What Kind of Distributor Are You?

Blog Written By | ERPFocus

Distribution ERP – What Kind of Distributor Are You?

Evaluating advice and information relating to ERP and distribution requires first that you understand exactly what portion of the distribution spectrum you are interested in, and then, what portion of the information – vendor claims, ERP implementation consulting experience. etc. – your evaluation is referring to.

Distribution can refer to channel – retail or web or wholesalers, for example. It can be shorthand for the primary function of administering transportation routes and freight management. If the distribution is used in the context of manufacturing, then it may be limited to getting finished inventory off the loading dock and on to a truck. In all of these cases, the functionality requirements of distribution ERP software are significantly different, and the vendor selection process can and should be different.

Channel Distribution

Managing channel distribution is largely a matter of marketing strategy. How you choose to sell your products, and to whom, must be a well thought out approach, or you can end up alienating your customers. For instance, if your primary channel strategy is to get your product to market via regional distributors, then later decide to also offer your product directly to consumers via a website, that could put you in direct competition with your distributors. The types of ERP solutions that help manage this sort of distribution have more elements in common with customer relationship management (CRM) than traditional supply chain management.

Logistics Based Distribution

Companies which make their money primarily from the transportation of goods from one point to another are dead center in the distribution spectrum. These companies deal with a very unique set of business problems and need a very unique set of ERP utilities as a result. Distribution companies are extremely sensitive to fuel costs and fuel consumption, and the effect changes in either can have an effect on costs and productivity. Transportation companies operate in a highly regulated arena, in which the hours drivers can work is rigidly specific, and can sometimes complicate the planning for long hauls. Truck and trailer (asset) management requires its own unique math formulas and logic. And all of this occurs in an environment that is chronically short of qualified drivers. Distribution ERP software for this segment needs to integrate smoothly with these business problems.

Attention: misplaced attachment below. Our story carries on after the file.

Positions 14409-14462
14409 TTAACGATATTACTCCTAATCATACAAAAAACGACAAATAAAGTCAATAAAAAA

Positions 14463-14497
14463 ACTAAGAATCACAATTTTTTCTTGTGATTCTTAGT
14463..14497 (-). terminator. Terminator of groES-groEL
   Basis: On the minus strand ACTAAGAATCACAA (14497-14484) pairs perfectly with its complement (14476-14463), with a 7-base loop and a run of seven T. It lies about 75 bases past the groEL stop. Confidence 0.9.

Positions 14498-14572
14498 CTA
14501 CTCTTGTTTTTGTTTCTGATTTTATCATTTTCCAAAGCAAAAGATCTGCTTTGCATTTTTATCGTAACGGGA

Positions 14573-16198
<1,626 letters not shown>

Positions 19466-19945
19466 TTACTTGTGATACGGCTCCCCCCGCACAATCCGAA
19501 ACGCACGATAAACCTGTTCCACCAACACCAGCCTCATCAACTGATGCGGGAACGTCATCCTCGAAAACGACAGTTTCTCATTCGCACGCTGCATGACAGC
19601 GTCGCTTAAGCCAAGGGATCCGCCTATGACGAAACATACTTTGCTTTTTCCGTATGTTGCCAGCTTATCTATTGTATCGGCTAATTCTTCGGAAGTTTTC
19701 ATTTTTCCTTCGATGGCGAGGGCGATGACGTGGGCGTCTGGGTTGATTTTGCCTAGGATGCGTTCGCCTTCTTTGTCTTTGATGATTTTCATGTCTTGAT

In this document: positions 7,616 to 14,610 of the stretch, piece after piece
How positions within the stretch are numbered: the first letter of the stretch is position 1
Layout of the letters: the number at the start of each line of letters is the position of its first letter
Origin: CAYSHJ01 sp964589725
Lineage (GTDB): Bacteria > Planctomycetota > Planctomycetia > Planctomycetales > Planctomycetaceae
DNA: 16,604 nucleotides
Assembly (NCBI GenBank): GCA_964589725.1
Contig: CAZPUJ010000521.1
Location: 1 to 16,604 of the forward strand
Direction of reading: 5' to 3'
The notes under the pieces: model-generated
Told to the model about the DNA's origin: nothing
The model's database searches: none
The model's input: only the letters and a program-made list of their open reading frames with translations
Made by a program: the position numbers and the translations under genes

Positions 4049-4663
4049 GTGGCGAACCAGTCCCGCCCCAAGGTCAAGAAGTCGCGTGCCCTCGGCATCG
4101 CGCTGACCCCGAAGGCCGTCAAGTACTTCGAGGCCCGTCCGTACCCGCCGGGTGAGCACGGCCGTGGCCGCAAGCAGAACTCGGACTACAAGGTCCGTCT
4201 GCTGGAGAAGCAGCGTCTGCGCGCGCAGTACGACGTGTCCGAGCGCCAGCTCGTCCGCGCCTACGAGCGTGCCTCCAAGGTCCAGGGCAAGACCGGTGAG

Manufacturing Distribution

Manufacturing operations often have a distribution function that is almost entirely a warehouse function, whether the warehouse exists as a part of the factory, or as a separate distribution center facility. Warehousing issues typically involve picking strategies, inventory movement, financial control, cycle counting, bin location, safety management, and document creation for bills of lading, shipping labels, and packing lists. Again, the ERP packages that handle these things effectively probably aren’t effective at handling the previous two categories of distribution.

The conclusion is to be well versed in what distribution requirements you have as you do your research for the right ERP vendor. No distribution ERP system on the market is all things to all organizations, and finding out the right fit for you will take self-knowledge and patience.


You need an ERP system for process manufacturing

processing manufacturing

Blog Written By | ERPFocus

ERP in Process Manufacturing: Business Benefits

You may call it an accidental benefit, but one thing that an ERP implementation forces on an organization is a thorough examination of its business models and practices, and process manufacturing benefits disproportionately from this examination. By its very nature, process manufacturing tends to be more flexible and dynamic over time. As a result, many business practices are the result of evolution, instead of a thoughtful and well-executed strategy. In a process manufacturing, you can almost always accommodate one more special customer need, until, after a while, your business model hardly resembles what your manufacturing, service, or systems were designed for. The misalignment between how the business was designed to run and how it actually does run will be highlighted in a number of ERP design issues.

Turning Over the Rock